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      Non-invasive prediction of NAFLD severity: a comprehensive, independent validation of previously postulated serum microRNA biomarkers

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          Abstract

          Liver biopsy is currently the only reliable method to establish nonalcoholic fatty liver disease (NAFLD) severity. However, this technique is invasive and occasionally associated with severe complications. Thus, non-invasive diagnostic markers for NAFLD are needed. Former studies have postulated 18 different serum microRNA biomarkers with altered levels in NAFLD patients. In the present study, we have re-examined the predictive value of these serum microRNAs and found that 9 of them (miR-34a, -192, -27b, -122, -22, -21, -197, -30c and -16) associated to NAFLD severity in our independent cohort. Moreover, miR-192, -27b, -22, -197 and -30c appeared specific for NAFLD, when compared with patients with drug-induced liver injury. Preliminary serum RNAseq analysis allowed identifying novel potential miRNA biomarkers for nonalcoholic steatohepatitis (NASH). The classification performance of validated miRNAs (and their ratios) for NASH was better than that reached by AST, whereas for advanced fibrosis prediction miRNAs did not perform better than the FIB-4 algorithm. Cross-validated models combining both clinical and miRNA variables showed enhanced predictivity. In conclusion, the circulating microRNAs validated demonstrate a better diagnostic potential than conventional serum markers to identify NASH patients and could complement and improve current fibrosis prediction algorithms. The research in this field is still open.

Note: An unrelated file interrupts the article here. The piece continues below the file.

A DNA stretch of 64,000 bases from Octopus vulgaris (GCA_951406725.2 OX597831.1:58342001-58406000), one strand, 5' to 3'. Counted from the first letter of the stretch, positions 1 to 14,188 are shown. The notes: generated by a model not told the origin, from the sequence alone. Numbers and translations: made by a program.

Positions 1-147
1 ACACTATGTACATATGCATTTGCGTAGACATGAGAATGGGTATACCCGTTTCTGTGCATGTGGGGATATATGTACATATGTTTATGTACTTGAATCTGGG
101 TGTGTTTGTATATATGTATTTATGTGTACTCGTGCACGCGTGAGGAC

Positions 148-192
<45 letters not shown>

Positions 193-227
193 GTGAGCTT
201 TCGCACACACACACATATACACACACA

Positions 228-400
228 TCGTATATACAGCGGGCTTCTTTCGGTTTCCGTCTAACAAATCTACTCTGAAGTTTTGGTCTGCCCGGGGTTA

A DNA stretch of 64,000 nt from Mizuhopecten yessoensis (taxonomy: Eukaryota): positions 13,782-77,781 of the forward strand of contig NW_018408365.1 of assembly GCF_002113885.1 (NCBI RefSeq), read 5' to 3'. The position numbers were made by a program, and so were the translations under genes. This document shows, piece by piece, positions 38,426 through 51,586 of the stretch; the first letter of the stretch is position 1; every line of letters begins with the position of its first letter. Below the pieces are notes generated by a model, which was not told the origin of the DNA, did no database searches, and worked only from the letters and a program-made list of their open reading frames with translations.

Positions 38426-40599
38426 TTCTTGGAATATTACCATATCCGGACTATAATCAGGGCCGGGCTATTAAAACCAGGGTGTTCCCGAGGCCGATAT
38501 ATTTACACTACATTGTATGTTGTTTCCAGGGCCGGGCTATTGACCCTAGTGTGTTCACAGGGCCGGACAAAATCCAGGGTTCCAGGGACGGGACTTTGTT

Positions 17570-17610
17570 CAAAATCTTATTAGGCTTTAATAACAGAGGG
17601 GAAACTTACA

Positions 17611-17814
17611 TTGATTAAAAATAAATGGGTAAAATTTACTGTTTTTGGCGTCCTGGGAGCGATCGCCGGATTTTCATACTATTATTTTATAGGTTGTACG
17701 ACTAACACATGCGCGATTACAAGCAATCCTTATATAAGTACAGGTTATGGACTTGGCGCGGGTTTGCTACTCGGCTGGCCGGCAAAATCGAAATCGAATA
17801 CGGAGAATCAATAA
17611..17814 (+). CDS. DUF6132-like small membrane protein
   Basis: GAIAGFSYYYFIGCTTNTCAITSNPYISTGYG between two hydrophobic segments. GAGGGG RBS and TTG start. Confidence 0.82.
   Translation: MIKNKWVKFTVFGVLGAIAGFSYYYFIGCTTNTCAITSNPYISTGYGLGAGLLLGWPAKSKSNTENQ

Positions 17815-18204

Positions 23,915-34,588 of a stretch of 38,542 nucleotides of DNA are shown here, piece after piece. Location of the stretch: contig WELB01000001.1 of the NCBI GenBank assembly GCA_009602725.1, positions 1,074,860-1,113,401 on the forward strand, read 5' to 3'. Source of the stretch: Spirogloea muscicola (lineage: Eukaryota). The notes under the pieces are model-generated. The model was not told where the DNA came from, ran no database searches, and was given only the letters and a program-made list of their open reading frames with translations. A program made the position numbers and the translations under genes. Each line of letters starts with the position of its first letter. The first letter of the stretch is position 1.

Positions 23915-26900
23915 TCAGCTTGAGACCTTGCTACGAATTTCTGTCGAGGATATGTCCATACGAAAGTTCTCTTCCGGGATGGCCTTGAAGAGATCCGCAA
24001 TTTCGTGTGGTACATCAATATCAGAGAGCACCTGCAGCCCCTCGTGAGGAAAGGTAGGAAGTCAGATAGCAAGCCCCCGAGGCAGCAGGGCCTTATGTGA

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          Most cited references 22

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          Normalization of microRNA expression levels in quantitative RT-PCR assays: identification of suitable reference RNA targets in normal and cancerous human solid tissues.